Pinterest is the quintessential “soccer mom” social network. The avatar on Pinterest is an American, Canadian, or European woman between the ages of 25 and 45 who is married with children and has an annual household income of about $50,000 or more. It’s a narrow demographic, but a highly coveted one, as these women are the ones who control the bulk of household spending.

There are several newer social media outlets like Periscope and Snapchat that are very popular with young people and almost entirely ignored by marketers. Part of the reason these networks are so popular with young people is that they’re built in a way that makes it difficult or impossible for marketers to effectively work with these networks. Some of the networks have a lot of potential (like Periscope), but the jury is still out on whether they’re going to be worth the investment.

Outbound Marketing

Outbound marketing is any time that you as a marketer or sales person make contact with a prospective customer or client. It includes cold calling, drop-ins, direct mail, email marketing, and social media outreach.

Cold Calling

Cold calling is where a salesperson uses a list of phone numbers to blindly call people to set up sales appointments or make a sale. Cold calling is highly ineffective for making sales and only marginally more effective for setting appointments. Back in the old days, cold calls were often blocked by a receptionist; you simply couldn’t get a direct line to your decision-maker. These days, technological tools like Caller ID make it easy for small companies or individuals to screen their calls to avoid sales calls.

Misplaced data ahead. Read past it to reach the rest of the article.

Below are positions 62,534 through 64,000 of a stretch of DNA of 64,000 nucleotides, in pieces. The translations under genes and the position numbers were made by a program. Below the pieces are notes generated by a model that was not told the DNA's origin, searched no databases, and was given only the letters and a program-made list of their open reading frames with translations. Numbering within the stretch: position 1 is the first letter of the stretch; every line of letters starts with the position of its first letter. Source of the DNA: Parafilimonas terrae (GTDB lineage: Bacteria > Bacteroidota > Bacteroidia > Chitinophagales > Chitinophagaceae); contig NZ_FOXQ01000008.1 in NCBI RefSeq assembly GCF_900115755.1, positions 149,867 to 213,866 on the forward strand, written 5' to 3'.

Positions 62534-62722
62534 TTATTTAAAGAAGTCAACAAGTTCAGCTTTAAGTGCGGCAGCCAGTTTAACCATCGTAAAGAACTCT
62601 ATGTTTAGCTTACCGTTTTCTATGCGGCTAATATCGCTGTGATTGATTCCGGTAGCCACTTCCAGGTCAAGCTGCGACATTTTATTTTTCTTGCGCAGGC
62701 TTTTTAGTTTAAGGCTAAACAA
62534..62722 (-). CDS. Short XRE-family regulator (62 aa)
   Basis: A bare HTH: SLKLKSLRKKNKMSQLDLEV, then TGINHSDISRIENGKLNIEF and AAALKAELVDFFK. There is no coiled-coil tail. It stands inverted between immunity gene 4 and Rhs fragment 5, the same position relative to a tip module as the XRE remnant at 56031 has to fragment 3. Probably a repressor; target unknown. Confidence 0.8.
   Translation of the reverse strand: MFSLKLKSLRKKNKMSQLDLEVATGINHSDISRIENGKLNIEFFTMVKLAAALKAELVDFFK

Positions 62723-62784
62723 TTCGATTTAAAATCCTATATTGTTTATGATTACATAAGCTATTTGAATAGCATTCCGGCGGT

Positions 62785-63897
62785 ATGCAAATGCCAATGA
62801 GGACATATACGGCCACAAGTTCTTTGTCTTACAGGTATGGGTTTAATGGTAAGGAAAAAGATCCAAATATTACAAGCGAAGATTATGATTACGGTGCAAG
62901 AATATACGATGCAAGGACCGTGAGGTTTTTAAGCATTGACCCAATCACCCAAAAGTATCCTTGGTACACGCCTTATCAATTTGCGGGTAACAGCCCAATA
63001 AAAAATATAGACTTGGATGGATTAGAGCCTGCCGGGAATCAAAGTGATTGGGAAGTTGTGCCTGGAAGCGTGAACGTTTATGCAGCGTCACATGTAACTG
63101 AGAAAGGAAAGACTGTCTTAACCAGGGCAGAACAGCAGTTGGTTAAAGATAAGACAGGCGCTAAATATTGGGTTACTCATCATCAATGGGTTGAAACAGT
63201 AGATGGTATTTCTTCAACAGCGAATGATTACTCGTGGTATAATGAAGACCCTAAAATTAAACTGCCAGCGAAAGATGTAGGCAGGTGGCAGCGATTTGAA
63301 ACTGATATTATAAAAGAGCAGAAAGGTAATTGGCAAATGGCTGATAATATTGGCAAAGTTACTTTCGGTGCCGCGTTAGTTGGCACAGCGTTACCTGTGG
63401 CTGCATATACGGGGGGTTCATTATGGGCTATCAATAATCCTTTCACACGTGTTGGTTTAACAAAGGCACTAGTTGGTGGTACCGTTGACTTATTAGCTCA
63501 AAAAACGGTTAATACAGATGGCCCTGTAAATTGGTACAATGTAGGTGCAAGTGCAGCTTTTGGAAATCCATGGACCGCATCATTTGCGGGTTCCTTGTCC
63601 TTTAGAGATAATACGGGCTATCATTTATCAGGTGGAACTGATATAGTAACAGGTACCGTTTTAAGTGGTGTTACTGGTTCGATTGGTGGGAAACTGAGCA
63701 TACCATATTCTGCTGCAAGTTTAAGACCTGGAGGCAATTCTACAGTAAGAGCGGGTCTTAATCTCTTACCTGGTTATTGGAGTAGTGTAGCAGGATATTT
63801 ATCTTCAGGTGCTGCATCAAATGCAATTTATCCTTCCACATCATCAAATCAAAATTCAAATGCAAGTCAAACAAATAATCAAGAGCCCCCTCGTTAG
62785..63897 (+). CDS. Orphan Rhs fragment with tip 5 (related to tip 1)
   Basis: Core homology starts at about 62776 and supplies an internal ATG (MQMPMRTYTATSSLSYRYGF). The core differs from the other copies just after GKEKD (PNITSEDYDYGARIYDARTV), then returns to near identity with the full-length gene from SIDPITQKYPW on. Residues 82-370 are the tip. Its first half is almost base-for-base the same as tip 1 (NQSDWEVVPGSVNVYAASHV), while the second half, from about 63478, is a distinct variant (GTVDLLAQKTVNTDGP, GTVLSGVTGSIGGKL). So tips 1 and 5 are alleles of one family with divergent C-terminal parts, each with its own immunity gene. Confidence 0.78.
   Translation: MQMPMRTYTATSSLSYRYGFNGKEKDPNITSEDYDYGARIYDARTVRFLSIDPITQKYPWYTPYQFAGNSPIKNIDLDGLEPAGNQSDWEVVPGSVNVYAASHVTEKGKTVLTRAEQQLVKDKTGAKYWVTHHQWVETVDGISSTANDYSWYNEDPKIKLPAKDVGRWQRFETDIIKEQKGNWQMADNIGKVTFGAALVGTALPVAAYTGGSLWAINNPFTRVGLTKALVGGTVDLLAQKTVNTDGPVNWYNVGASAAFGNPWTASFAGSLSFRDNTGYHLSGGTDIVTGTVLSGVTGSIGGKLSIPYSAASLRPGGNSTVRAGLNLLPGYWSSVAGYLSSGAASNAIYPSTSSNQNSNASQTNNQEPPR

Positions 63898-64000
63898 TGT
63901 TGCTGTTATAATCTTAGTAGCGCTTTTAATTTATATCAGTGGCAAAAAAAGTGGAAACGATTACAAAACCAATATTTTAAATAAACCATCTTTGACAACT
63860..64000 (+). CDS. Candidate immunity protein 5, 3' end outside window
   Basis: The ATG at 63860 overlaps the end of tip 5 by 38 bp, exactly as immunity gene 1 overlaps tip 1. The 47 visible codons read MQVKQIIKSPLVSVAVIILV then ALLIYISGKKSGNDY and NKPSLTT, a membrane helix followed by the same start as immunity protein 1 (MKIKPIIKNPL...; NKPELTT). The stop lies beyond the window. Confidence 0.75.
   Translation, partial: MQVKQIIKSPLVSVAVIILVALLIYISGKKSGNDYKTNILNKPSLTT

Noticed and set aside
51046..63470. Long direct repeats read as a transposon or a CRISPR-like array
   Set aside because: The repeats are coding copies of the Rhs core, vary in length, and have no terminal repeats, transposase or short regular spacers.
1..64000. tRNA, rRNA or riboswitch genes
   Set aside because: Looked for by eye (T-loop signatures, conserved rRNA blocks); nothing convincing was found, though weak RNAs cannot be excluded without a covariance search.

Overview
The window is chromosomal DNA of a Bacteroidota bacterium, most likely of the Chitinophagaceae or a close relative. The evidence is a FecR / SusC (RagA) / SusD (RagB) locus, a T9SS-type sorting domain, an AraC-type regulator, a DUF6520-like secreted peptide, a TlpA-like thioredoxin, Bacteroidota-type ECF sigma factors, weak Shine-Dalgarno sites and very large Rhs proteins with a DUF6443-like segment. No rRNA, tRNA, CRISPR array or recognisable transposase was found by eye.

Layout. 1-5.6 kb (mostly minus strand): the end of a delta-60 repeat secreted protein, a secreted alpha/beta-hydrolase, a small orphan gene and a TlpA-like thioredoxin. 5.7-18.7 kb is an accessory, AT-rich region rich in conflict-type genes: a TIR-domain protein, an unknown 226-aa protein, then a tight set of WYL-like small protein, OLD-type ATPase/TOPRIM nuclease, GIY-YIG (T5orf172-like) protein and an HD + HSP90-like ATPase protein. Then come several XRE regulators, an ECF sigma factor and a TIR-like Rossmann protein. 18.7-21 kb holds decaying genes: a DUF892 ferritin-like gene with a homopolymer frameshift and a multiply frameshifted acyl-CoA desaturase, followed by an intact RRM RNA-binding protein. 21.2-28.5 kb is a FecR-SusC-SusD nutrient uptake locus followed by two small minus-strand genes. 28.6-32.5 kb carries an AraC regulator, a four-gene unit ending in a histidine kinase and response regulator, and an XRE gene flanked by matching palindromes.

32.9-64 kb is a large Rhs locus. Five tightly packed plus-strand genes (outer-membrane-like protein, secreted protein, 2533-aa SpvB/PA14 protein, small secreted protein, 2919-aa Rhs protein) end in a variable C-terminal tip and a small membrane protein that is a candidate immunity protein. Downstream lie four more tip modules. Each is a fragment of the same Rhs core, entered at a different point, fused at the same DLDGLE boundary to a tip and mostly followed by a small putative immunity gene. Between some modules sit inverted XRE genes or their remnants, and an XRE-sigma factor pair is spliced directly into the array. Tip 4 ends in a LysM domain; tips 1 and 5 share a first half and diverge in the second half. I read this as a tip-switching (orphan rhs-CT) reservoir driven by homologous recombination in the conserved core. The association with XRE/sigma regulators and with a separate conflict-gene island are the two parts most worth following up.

Cold calling has abysmal success rates. It’s not uncommon for a sales person to make 200 calls or more before landing a single appointment. However, it’s cheap for a salesperson to do, because it doesn’t require getting dressed up and using gas or paying for postage. It’s also easy enough to do, because you can make these calls from the comfort of your home or office. Finally, although it requires a significant volume to get those appointments, it’s also easy to get that volume. A skilled cold caller with a good script can go through 100 or more calls in an hour, so it’s not hard to rack up the kind of volume you need to make it work.

Drop-Ins